After the first 10 minutes of watching Lee Daniels’ The Butler (I still wished they could’ve kept with the original name), I was hooked. The story of this young man, who worked in a cotton farm as a boy, where he witnessed his father getting shot right in front of him, grew up to work in the White House as one of the most loved butlers in Presidential history. I was instantly intrigued on his journey to the White House and what he experienced over the decades serving eight Presidents.
Based on The Washington Post article by Wil Haygood, The Butler tells the story of Cecil Gaines (Forest Whitaker), a man who worked in the White House for more than three decades. Gaines certainly had an experience in Washington with the civil rights movement, the war in Vietnam and other events that affected him and his family.
Cecil provides a comfortable life for his wife Gloria (a wonderful Oprah Winfrey) and two sons Louis (David Oyelowo) Charlie (Elijah Kelley). As Louis grows up, his interest in the civil rights movement grows and he becomes a Freedom Fighter in the South. With Cecil working in Washington during the civil rights movement and his son in Tennessee actually experiencing it, the film divides itself into two clear plotlines.
I have to talk about Oprah Winfrey here and I have to say she blew me away with this performance. The most famous talk show host in the world became an Oscar-worthy actress in this film. She will clearly by nominated for an Oscar, but it’s too soon to tell if she will win. If the Oscars were tomorrow, it’d be a shoe-in for both Whitaker and Winfrey.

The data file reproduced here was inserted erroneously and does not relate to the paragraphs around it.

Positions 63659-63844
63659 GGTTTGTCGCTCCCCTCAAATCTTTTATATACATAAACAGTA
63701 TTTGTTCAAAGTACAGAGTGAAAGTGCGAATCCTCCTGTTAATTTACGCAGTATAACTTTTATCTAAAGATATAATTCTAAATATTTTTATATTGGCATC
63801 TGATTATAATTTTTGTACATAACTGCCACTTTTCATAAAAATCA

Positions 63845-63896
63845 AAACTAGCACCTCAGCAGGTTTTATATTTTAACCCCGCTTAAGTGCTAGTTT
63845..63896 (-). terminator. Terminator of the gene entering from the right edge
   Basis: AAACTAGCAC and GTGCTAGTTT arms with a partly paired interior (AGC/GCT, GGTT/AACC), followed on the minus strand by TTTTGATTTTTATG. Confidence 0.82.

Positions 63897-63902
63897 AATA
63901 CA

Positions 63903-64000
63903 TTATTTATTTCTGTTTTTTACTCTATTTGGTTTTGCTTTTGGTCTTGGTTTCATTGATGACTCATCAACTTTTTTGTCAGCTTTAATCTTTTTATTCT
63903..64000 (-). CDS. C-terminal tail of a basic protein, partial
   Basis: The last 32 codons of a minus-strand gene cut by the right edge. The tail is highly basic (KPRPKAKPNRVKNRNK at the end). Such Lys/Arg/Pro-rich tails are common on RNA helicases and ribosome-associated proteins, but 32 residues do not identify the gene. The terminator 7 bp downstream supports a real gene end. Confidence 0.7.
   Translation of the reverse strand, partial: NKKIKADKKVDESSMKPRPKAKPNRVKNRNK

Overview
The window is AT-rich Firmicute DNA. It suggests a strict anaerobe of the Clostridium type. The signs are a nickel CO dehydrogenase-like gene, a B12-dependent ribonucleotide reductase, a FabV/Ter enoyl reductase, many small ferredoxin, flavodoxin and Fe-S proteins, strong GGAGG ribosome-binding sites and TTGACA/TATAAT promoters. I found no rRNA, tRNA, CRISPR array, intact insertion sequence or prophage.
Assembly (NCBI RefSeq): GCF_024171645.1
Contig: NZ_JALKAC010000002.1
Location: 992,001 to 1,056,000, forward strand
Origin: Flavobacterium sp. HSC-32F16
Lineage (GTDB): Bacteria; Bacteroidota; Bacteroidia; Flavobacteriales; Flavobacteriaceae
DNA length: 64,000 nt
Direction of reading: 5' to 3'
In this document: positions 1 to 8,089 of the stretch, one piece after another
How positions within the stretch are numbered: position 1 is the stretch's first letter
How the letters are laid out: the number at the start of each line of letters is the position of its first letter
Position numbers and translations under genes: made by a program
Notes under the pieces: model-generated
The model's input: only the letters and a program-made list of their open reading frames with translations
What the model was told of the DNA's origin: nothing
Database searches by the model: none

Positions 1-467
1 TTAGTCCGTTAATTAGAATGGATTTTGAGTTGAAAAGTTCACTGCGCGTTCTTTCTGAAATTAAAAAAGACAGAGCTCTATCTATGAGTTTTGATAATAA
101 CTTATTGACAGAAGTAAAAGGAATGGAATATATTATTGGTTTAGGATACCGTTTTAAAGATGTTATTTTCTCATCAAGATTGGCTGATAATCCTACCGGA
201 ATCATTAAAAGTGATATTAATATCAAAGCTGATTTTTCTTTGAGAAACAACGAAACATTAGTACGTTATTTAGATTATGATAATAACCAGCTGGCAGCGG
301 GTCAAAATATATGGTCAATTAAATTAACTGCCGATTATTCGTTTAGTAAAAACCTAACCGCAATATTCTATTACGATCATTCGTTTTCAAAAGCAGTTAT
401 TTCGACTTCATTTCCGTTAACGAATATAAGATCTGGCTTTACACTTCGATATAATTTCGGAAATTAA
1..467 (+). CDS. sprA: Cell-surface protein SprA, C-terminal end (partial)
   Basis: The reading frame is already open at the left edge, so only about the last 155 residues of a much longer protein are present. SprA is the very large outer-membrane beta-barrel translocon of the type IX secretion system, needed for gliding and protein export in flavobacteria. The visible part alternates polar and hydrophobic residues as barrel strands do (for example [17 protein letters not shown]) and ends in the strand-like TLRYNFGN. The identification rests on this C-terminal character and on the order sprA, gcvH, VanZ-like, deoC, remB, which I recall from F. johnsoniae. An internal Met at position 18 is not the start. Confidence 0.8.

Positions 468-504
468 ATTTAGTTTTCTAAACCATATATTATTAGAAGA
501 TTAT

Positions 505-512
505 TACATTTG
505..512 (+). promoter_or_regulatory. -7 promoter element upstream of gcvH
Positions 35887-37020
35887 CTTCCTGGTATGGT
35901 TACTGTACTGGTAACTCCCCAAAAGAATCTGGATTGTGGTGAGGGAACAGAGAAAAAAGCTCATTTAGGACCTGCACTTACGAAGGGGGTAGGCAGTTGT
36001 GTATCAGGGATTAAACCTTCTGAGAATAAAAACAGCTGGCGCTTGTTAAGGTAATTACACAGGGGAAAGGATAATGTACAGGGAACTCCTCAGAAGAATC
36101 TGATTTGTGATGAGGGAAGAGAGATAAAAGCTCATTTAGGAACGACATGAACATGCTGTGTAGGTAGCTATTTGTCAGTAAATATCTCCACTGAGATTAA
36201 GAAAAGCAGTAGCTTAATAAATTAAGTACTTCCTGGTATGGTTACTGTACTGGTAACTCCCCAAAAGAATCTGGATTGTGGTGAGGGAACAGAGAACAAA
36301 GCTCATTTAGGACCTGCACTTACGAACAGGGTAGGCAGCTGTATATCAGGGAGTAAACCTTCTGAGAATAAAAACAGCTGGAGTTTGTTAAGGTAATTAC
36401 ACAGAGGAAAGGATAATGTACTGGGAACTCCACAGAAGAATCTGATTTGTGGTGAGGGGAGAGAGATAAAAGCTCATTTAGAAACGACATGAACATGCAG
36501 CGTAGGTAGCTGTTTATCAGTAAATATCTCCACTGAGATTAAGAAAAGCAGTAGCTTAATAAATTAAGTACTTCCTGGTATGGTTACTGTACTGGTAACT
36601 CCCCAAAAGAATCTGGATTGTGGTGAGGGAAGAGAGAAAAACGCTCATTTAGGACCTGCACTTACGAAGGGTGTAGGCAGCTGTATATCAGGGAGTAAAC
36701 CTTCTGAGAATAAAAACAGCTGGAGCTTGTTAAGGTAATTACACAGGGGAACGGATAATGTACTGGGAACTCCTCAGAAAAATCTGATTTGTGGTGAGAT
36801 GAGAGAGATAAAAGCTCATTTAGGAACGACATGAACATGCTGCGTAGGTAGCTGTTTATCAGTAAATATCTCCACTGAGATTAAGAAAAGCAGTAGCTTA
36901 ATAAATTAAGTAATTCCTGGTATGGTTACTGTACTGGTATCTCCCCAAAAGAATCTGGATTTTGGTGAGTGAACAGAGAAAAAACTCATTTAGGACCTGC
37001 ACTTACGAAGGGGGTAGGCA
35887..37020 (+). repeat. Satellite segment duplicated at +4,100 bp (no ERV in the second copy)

Screenwriter Danny Strong, who’s most famous for writing the screenplay of HBO’s Game Change, (even though hard-core Buffy fans like myself easily recognize him as Jonathan!), does a lovely job of introducing the Presidents to the audience. Each actor physically transformed into these famous Presidents and I adored all of them in the film. Robin Williams plays Dwight D. Eisenhower, Josh Cusack is Richard Nixon, James Marsden is John F. Kennedy, Liev Schreiber is Lyndon B. Johnson and Alan Rickman is Ronald Reagan.
If The Butler ended 15 minutes earlier, it would’ve been a better film and more importantly, I would’ve given it a 4/5 versus the 3.5/5 I gave it. The last few minutes are propaganda filled, which takes away from the most important message in the film. Screenwriter Strong’s message is clear at the end of the film, but I think he should’ve let this emotional story tell itself and not cheapen it by shoving the message down our throats.
Though the screenplay loses its way near the end, a magnificent cast grounds the film, with super performances by Whitaker and Winfrey.
- Rated: PG-13
- Release Date: 8/16/2013
- Directed by: Lee Daniels
- Starring: Alan Rickman, Cuba Gooding Jr., David Oyelowo, Elijah Kelley, Forest Whitaker, James Marsden, Jane Fonda, John Cusack, Liev Schreiber, Mariah Carey, Minka Kelly, Nelsan Ellis, Oprah Winfrey, Robin Williams, Terrence Howard
- Written by: Danny Strong
- Studio: The Weinstein Co.